I also went to a conference while I was in the States, it was called “Integrity in Health Care: The Courage to Lead in a Changing Landscape,” put on by The Center for Courage & Renewal. I thought a lot about hope while I was there, as well as of the shadow of hope, despair. We work with both of these on a daily basis in rehabilitation and we are no different than the clients in BRC who also struggle with these two fundamentals on a daily basis. What can be done to build and foster hope? That is the question I continue to return to during my time working in psychiatric rehabilitation. I generally return to human connection as the answer to that and during my remaining time at Buchanan this will continue to be my goal: increasing connection between staff and staff, clients and clients, and staff and clients. That can be a pretty lofty goal and sometimes it is nice to have something concrete to focus on, so my other goal I set for myself was to try to build more poetry into my life. I find that poetry can create a space to pause and reflect, to connect to my feelings and to connect to hope.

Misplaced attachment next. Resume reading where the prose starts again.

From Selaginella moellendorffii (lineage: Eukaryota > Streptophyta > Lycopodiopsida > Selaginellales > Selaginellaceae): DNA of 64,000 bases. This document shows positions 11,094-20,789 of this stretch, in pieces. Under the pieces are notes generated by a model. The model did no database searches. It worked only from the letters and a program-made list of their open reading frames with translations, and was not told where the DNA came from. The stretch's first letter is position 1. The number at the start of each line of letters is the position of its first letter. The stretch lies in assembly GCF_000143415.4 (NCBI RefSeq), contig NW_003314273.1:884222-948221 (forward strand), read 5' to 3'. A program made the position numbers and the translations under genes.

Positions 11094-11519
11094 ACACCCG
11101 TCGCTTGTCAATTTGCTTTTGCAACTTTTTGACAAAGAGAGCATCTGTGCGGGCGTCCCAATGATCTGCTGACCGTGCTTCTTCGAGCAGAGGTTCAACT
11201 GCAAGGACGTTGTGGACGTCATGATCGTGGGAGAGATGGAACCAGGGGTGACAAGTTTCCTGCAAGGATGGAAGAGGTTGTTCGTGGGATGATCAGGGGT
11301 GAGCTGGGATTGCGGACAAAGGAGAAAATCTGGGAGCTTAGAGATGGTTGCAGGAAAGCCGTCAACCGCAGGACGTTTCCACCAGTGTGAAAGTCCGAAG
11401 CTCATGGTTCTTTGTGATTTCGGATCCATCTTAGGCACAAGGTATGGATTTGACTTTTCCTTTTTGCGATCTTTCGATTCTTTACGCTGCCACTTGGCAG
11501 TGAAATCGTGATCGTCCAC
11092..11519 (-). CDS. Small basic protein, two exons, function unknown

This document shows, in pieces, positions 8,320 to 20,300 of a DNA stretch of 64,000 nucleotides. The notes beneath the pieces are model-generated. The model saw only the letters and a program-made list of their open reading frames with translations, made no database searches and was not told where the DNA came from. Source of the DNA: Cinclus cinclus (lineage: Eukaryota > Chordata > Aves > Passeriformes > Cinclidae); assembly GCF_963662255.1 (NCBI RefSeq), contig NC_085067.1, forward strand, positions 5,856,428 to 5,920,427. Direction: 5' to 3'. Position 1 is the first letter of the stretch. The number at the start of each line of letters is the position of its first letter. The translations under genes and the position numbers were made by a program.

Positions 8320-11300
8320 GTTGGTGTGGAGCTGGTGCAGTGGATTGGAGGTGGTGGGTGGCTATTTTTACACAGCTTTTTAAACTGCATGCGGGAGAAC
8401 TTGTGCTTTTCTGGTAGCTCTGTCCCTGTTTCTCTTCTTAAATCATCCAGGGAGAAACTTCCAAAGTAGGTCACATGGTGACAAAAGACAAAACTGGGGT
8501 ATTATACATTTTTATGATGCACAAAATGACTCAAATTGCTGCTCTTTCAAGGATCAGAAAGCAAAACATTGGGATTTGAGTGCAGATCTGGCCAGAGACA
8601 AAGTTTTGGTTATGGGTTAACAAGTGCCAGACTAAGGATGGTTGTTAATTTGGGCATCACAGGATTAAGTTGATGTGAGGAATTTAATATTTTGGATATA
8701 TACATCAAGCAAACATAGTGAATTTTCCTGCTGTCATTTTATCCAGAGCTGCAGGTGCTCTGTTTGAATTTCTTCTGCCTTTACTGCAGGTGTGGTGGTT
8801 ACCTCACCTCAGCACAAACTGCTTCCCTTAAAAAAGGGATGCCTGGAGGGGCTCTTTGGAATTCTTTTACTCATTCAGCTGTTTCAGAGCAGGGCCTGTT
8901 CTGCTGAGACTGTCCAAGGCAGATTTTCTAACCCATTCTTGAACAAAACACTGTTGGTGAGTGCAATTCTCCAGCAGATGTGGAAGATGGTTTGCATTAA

I have been meaning for some time to send out regular email of “Thoughts From the Clinical Director.” But, there is always so much important work that I do not get to everyday, this has been on the back burner. Perhaps it is not too late, even as I am in a leaving process from Buchanan to start this project. I will also share some of the poetry that we used at the conference. If it is of value to you and brings you hope, that is wonderful, if not, please feel free to disregard these periodic emails. Here is the first poem, it is a long one, but it was my favourite (Albuquerque is a city in the state of New Mexico):
Wandering Around an Albuquerque Airport Terminal
After learning my flight was detained 4 hours,
I heard the announcement:
If anyone in the vicinity of gate 4-A understands any Arabic,
Please come to the gate immediately.
Well — one pauses these days. Gate 4-A was my own gate, I went there.
An older woman in full traditional Palestinian dress ,
just like my grandma wore, was crumpled to the floor, wailing loudly,
Help, said the flight service person. Talk to her. What is her
problem? we told her the flight was going to be four hours late and she
I put my arm around her and spoke to her haltingly,
Shu dow-a, shu- biduck habibti, stani stani schway, min fadlick,
Sho bit se-wee?